The Islamic phrase “Allahu Akbar”, called Takbir in Arabic simply means “Allah (GOD) is (the) greatest”. It is a core part of every Muslims daily vernacular. It is uttered incessantly by both the pious and non- pious. It is a proclamation of submission and devotion, and also performed when saying holy prayers. For many it is a phrase of great beauty, which expresses gratitude.
In the West, however, particularly segments of Europe and the United States, the phrase has been tarnished by attacks perpetrated by jihadists. Often a precursor to any terrorist strike. It is a phrase if loudly expressed in public that spreads fear and suspicion. It is a phrase which has been seized on by Islam’s detractors, and used by segments of the media to instil fear of anyone who utters it.
So how does the Muslim world reclaim this phrase that expresses happiness and joy for the majority, from the extremists who have misappropriated it? How can Islam begin to address the many misconceptions that abound about its religion?
Many Muslims have expressed to us that they believe” That it is the biggest act of heresy to shout God’s glorious name when committing the worst crime against God”. They fervently believe that we mustn’t allow terrorists or agendas of fear to own any of the words, concepts or devotions found in the sacred text of quarter of the world’s population. That would give them exactly what they want.
But how can this be changed? How can fear be replaced by understanding? How can perceptions be reframed? We are often asked this question by the Gulf-based institutions we consult for, and we don’t pretend to have all the answers. But one of the most important ways is for the Governments of Muslim Countries to evidence that they are Thought Leaders and drivers for change, on the issues that demonstrate their belief in democracy and change.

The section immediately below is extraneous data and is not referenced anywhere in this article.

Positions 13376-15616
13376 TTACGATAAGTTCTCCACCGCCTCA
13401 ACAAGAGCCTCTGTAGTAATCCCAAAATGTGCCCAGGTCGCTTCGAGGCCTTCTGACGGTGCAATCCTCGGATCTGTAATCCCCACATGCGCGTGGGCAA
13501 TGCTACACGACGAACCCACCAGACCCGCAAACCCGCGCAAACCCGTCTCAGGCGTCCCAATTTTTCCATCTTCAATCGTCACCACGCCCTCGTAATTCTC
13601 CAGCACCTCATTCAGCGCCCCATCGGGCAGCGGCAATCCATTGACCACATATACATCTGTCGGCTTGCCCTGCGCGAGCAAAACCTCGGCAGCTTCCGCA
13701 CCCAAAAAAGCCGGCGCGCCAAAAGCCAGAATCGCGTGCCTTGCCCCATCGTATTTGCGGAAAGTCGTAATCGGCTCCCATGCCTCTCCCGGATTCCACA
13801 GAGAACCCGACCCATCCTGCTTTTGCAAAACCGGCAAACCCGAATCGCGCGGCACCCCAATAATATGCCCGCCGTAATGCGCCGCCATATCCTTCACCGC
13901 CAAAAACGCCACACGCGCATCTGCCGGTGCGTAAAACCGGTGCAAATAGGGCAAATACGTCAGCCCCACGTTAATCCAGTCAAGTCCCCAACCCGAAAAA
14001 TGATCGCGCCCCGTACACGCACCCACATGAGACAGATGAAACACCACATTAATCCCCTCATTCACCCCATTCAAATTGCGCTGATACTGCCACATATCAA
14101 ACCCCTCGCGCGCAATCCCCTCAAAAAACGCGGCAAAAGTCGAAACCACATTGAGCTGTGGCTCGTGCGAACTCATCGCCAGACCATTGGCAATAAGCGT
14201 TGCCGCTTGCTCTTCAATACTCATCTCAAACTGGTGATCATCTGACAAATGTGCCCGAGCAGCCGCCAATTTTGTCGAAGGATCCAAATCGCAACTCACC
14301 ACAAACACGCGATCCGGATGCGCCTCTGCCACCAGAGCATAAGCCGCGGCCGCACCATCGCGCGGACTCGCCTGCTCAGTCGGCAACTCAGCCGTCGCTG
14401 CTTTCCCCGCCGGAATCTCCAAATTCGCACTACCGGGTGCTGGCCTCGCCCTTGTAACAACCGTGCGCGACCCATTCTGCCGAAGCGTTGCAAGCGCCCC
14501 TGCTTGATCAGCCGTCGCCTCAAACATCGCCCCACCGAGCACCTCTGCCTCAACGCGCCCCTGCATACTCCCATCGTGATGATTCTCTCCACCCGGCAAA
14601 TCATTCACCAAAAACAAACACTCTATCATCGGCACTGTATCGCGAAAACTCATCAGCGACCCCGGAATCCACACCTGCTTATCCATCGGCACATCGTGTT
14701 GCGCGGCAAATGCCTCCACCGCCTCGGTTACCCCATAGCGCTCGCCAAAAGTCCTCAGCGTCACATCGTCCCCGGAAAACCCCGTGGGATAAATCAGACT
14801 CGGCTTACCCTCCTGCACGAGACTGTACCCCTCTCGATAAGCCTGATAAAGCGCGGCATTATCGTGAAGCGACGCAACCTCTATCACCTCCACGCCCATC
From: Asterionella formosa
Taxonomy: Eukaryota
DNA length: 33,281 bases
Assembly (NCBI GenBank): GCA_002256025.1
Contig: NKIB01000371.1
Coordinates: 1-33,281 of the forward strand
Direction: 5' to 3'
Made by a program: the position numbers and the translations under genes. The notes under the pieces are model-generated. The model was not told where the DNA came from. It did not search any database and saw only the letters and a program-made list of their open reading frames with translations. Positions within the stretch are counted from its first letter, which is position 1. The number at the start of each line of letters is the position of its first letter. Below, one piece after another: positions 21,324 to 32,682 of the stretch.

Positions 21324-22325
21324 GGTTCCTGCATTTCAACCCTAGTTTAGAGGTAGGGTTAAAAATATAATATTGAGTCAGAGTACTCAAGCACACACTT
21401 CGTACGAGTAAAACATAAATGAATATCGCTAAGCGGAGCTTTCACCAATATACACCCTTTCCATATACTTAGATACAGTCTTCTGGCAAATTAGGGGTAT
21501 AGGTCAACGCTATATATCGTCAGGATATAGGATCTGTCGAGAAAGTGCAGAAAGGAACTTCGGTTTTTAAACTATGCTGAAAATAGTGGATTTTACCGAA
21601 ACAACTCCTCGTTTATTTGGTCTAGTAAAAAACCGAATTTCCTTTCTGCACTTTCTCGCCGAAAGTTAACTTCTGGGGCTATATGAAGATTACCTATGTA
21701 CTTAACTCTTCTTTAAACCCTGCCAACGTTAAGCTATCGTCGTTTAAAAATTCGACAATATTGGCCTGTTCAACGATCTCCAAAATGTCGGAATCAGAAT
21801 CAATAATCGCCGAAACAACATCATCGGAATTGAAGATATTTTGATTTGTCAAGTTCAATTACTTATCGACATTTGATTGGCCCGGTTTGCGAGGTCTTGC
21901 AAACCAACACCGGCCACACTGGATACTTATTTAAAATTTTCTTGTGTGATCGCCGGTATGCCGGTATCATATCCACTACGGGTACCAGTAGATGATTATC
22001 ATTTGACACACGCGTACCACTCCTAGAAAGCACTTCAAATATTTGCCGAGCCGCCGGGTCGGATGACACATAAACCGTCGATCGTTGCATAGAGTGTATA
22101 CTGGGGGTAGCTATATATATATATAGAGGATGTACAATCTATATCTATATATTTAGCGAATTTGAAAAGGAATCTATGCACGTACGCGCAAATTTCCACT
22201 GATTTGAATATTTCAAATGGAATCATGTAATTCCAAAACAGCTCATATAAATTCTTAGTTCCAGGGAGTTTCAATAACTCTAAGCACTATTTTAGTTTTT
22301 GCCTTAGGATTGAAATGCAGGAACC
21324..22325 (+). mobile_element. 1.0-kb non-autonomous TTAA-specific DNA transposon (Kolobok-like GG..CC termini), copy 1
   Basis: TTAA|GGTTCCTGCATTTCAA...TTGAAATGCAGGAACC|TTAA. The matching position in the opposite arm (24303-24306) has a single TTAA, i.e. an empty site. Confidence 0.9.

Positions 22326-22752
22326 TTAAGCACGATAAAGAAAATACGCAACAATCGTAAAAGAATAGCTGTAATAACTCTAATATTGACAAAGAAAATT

They need to demonstrate what they are doing to transform governance, and to empower their people. They need to show the revitalisation of their economies which comes through tax and administrative reforms. They need to argue the case for transformation of health and Education and for championing of women’s development. Using structures such as Prime Ministerial/Presidential Delivery Units, they need to implement metrics and KPIs that demonstrate how this change is being effected. Change leaders need to be installed to oversee disruption to enhance transformation throughout their countries. They will also need content management systems that use end-to -end software platforms for serving the right content, at the right time, to the right people. They will need to embrace Multi-channel communications. In this way they can continue the process of countering Islamaphobia.
Quentin Anderson is Executive Chairman www.dvcconsultants.com Leaders in Thought Leadership, Stakeholder Engagement and Measurement Programmes and Content Marketing.
Dr Peter Davis MA PhD sat on the Global Advisory board of the Global Partnership for Effective Development Cooperation (2013-2017). He also advises governments and international agencies on governance and economic development policy. His clients include the governments of Jordan, Morocco, Egypt, Bangladesh and the UK; and institutions including the World Bank, the Asian Development Bank and the UN.